I thought he called me for 2 performances, but I started to think about it — I was beginning to think there was something lost in translation (damn text messages!).
I called him, and he didn’t answer. I texted him asking whether I was on both of the gigs or just one. No response.
It didn’t matter that one of the greatest musicians I’ve ever performed with (and I’ve performed with the best) had called me to play a gig. I only focused on (and needed to focus on) the possible bad things about how I’ve been dealing with the situation up to this point.
I thought to myself, “Well, now that I’ve called and texted him too much, he’s going to think I’m super needy. He’s blowing me off. He’s decided he doesn’t want me to play with him anymore because I reached out to him too much. I’ve completely ruined this.”
It Was All a Lie
Now the reality was that a great musician had hired me for something. I had a great chance to perform some awesome music that would no doubt inspire me the rest of my life.
But I couldn’t focus on that — I HAD to focus on the negative because of my feelings of inadequacy, low self-worth, and failure, all thanks to mental filtering.
I was obsessed over this, and finally, I talked to him, realized I was only on 1 of the gigs, and I went about my day. Nothing was wrong! I had made this crazy scenario up in my head. I was creating a negative narrative that I wanted to keep intact no matter the cost.
You can see the intense anxiety that I experienced from the example above. Anxiety can lead to depression, which can then lead to isolation.
One of the things the disease of addiction wants is for you to be by yourself. That’s where the addiction can start to talk to you as your anxiety and depression progresses.
Finally, the anxiety, depression, and negative self-talk get too overwhelming. The spiritual malady (restless, irritable, and discontent) is in full force. Your mind then tells you that you can have only one beer or one shot of heroin. You buy the lie, use, and are off to the races again.
As you can see, this mental filtering stuff can kill!
Many times, mental filtering occurs when you’re reflecting on a situation. So, let’s take a deep look into that.
Your Memory and Mental Filtering
An addict’s belief system is something that has been reinforced over time. Mental filtering can affect someone’s memories.
What someone believes about themselves will dictate what their minds remember about past events. People are unable to remember all things perfectly clearly, so their brains disregard things they feel are unimportant.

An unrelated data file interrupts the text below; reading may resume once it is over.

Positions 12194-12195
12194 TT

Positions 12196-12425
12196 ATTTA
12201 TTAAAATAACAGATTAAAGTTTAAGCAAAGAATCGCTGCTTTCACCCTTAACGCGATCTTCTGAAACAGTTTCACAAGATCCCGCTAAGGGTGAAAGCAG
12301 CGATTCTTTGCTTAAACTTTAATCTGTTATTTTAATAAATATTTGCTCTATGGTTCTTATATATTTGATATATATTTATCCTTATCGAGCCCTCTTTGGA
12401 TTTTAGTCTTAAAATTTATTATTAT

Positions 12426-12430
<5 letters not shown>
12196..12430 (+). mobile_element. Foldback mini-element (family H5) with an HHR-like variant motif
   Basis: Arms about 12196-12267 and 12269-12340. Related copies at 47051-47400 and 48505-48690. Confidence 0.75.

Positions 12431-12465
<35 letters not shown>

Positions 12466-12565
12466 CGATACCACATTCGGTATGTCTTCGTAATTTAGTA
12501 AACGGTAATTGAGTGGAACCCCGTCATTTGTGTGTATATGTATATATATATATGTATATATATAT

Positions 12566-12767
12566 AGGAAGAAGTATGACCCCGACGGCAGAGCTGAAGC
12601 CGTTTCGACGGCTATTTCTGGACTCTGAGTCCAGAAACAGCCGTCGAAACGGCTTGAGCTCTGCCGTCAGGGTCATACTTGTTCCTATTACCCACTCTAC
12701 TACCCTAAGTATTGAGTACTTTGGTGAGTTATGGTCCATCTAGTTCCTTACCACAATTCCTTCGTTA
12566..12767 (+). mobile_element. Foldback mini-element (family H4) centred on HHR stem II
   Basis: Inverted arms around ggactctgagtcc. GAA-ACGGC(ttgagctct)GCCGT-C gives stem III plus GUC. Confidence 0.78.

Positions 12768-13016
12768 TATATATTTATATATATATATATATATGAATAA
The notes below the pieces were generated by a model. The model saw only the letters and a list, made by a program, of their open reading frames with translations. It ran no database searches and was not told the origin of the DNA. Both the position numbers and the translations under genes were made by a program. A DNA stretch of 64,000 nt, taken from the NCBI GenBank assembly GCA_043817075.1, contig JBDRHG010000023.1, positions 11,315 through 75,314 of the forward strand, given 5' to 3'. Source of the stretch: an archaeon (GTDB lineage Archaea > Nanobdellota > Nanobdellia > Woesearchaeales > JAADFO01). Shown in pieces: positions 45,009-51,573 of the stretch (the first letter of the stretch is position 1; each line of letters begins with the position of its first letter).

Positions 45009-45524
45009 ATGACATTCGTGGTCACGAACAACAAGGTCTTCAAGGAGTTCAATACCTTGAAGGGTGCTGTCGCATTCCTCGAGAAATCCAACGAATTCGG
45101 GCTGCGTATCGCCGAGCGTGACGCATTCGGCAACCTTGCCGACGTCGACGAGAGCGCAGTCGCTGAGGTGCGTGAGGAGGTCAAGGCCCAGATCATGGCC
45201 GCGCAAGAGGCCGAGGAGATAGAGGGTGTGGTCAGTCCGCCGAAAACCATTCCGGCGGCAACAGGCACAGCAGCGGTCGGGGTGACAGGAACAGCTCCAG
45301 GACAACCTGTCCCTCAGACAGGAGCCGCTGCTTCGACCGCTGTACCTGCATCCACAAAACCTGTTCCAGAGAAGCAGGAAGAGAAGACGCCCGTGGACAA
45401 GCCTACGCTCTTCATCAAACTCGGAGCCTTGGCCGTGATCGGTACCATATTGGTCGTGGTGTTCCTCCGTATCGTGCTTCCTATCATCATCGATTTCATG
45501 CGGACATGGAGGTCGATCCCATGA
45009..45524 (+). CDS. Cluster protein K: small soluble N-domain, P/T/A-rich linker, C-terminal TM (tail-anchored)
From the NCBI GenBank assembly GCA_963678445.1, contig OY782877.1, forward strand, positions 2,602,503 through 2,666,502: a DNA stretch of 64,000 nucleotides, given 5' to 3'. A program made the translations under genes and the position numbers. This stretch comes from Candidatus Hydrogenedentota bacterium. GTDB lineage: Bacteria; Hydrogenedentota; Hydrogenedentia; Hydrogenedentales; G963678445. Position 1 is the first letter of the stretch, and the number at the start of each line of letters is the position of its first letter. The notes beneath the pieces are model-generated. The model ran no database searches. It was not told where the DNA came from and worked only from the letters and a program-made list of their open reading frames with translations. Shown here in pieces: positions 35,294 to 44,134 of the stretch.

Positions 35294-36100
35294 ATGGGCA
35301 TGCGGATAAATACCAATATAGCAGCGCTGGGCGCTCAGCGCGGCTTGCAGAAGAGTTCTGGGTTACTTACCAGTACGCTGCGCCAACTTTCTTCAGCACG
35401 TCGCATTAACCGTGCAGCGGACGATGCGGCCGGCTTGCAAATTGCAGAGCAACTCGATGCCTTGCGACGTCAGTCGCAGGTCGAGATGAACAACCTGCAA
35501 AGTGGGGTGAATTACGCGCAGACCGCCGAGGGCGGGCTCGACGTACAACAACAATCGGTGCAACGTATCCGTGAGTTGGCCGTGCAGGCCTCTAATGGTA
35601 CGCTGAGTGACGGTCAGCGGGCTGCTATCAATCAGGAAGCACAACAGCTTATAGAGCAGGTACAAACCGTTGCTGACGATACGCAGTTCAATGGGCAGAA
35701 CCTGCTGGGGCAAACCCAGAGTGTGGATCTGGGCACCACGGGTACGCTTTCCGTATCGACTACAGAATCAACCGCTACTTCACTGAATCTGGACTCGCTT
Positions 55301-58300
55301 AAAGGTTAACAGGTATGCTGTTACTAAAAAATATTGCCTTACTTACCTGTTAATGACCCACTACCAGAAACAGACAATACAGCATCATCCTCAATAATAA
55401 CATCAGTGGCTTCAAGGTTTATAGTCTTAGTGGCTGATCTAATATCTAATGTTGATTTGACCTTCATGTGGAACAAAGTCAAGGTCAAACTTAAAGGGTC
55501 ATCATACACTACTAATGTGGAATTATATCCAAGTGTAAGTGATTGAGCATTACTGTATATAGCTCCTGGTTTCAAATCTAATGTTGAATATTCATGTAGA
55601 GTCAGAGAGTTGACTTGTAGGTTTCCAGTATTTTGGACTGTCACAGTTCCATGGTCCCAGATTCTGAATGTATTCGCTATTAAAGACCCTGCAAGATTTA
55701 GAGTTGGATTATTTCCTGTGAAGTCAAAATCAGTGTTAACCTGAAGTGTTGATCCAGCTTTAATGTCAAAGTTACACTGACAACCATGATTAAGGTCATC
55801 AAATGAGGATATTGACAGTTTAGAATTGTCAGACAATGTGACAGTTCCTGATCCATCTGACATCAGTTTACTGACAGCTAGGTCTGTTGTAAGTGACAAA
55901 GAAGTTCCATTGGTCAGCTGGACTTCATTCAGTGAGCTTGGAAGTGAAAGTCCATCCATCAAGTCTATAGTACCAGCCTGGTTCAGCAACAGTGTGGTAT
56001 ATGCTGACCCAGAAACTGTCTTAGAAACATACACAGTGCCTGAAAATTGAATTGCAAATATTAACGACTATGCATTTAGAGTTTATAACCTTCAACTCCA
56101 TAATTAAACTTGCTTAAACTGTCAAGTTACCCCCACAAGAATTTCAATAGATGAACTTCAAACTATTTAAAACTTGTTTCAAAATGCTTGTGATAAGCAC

You may think about your wedding day. It was a beautiful event, and many of your loved ones and members of your family were there.
It was sunny outside (where the wedding took place), and there wasn’t a cloud in sight. There was laughter, joy, and a great band playing during the reception. So many good things were happening.
However, at one point, your best friend announced that there will be a toast. He was visibly very drunk. This was confirmed when he opened his mouth and began to speak.
He proceeds to tell a story about a time the two of you went to Japan on business and were at a different strip club every night. Your wife understands that you were young and just having some fun, and it was left at that.
It truly wasn’t a big deal, but of all the things that happened at your wedding, guess what you focused on?
You focused on the embarrassing toast.
Now every time you think about your wedding, that’s what you mostly remember about it.
Now, it’s super important to learn from past mistakes. Remembering where you went wrong is integral to not making the same mistakes over and over again. This is very important for an addict, especially an addict that continues to relapse.
However, drifting into what the big book of A.A. describes as “morbid reflection” is not constructive. It’s all about balance. You can be grateful for the good things while acknowledging things such as failure with the intent of learning from them.
That’s one way to attack mental filtering.
Make a Frame Change!
There is hope for addicts and anyone who struggles with mental filtering.
The first step is to become aware of the problem.
You must recognize when you start looking through a negative mental filter. When is it happening, and what seems to trigger you when you start to think this way?
Pay attention to your thoughts when you’re stuck in traffic or laying in bed before you fall asleep. This is when reflection usually takes place, so this is where you can catch yourself engaging in mental filtering.
You need to challenge your assumptions about any given situation. Look at the evidence that supports your assumption, and look at the evidence that’s against your assumption. Many times, you’ll find that you are worrying/obsessing over something for nothing.
Reframe a situation by consciously thinking about all the positive things about it. This is something you need to practice.
It’s by practicing that you can get out of the hole that mental filtering has thrown you in. You’ll feel better and will stop worrying so much, which will greatly help with any depression and anxiety you may be struggling with.
Turn the table on mental filtering!
Mental Filtering Keeping You Down?
Are you or someone you know struggling with cognitive distortions such as mental filtering?
If so, I hope that reading this will have a positive impact on your life and as always, we would love to hear from you!
Leave us a message about mental filtering in the comments!